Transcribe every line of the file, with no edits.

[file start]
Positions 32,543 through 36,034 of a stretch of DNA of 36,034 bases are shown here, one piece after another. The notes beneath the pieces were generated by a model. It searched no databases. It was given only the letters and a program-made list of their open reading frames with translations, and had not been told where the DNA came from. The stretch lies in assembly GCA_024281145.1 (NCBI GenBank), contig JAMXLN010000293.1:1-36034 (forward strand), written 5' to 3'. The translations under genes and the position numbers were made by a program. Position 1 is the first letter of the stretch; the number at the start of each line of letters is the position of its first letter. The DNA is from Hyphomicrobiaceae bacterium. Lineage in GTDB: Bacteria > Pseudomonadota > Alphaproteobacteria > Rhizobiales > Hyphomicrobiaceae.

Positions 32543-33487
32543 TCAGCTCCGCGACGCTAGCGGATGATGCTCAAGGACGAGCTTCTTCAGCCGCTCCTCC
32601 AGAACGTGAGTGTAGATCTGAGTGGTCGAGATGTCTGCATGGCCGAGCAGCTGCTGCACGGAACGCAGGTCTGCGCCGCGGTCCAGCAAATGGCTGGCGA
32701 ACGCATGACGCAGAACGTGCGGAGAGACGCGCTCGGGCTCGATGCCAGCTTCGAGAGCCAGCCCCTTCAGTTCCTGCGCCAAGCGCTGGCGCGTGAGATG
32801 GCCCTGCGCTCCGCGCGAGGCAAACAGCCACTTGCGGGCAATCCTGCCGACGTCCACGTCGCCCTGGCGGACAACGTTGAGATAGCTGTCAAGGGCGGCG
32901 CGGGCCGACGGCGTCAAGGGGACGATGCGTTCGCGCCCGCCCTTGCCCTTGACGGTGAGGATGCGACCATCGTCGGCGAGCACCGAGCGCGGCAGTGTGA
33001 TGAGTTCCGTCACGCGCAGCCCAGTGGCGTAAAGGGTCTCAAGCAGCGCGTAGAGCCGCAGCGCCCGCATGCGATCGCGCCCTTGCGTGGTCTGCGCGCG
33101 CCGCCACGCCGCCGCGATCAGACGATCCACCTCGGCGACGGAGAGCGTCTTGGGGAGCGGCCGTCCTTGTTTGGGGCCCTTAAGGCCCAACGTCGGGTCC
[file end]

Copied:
Positions 32,543 through 36,034 of a stretch of DNA of 36,034 bases are shown here, one piece after another. The notes beneath the pieces were generated by a model. It searched no databases. It was given only the letters and a program-made list of their open reading frames with translations, and had not been told where the DNA came from. The stretch lies in assembly GCA_024281145.1 (NCBI GenBank), contig JAMXLN010000293.1:1-36034 (forward strand), written 5' to 3'. The translations under genes and the position numbers were made by a program. Position 1 is the first letter of the stretch; the number at the start of each line of letters is the position of its first letter. The DNA is from Hyphomicrobiaceae bacterium. Lineage in GTDB: Bacteria > Pseudomonadota > Alphaproteobacteria > Rhizobiales > Hyphomicrobiaceae.

Positions 32543-33487
32543 TCAGCTCCGCGACGCTAGCGGATGATGCTCAAGGACGAGCTTCTTCAGCCGCTCCTCC
32601 AGAACGTGAGTGTAGATCTGAGTGGTCGAGATGTCTGCATGGCCGAGCAGCTGCTGCACGGAACGCAGGTCTGCGCCGCGGTCCAGCAAATGGCTGGCGA
32701 ACGCATGACGCAGAACGTGCGGAGAGACGCGCTCGGGCTCGATGCCAGCTTCGAGAGCCAGCCCCTTCAGTTCCTGCGCCAAGCGCTGGCGCGTGAGATG
32801 GCCCTGCGCTCCGCGCGAGGCAAACAGCCACTTGCGGGCAATCCTGCCGACGTCCACGTCGCCCTGGCGGACAACGTTGAGATAGCTGTCAAGGGCGGCG
32901 CGGGCCGACGGCGTCAAGGGGACGATGCGTTCGCGCCCGCCCTTGCCCTTGACGGTGAGGATGCGACCATCGTCGGCGAGCACCGAGCGCGGCAGTGTGA
33001 TGAGTTCCGTCACGCGCAGCCCAGTGGCGTAAAGGGTCTCAAGCAGCGCGTAGAGCCGCAGCGCCCGCATGCGATCGCGCCCTTGCGTGGTCTGCGCGCG
33101 CCGCCACGCCGCCGCGATCAGACGATCCACCTCGGCGACGGAGAGCGTCTTGGGGAGCGGCCGTCCTTGTTTGGGGCCCTTAAGGCCCAACGTCGGGTCC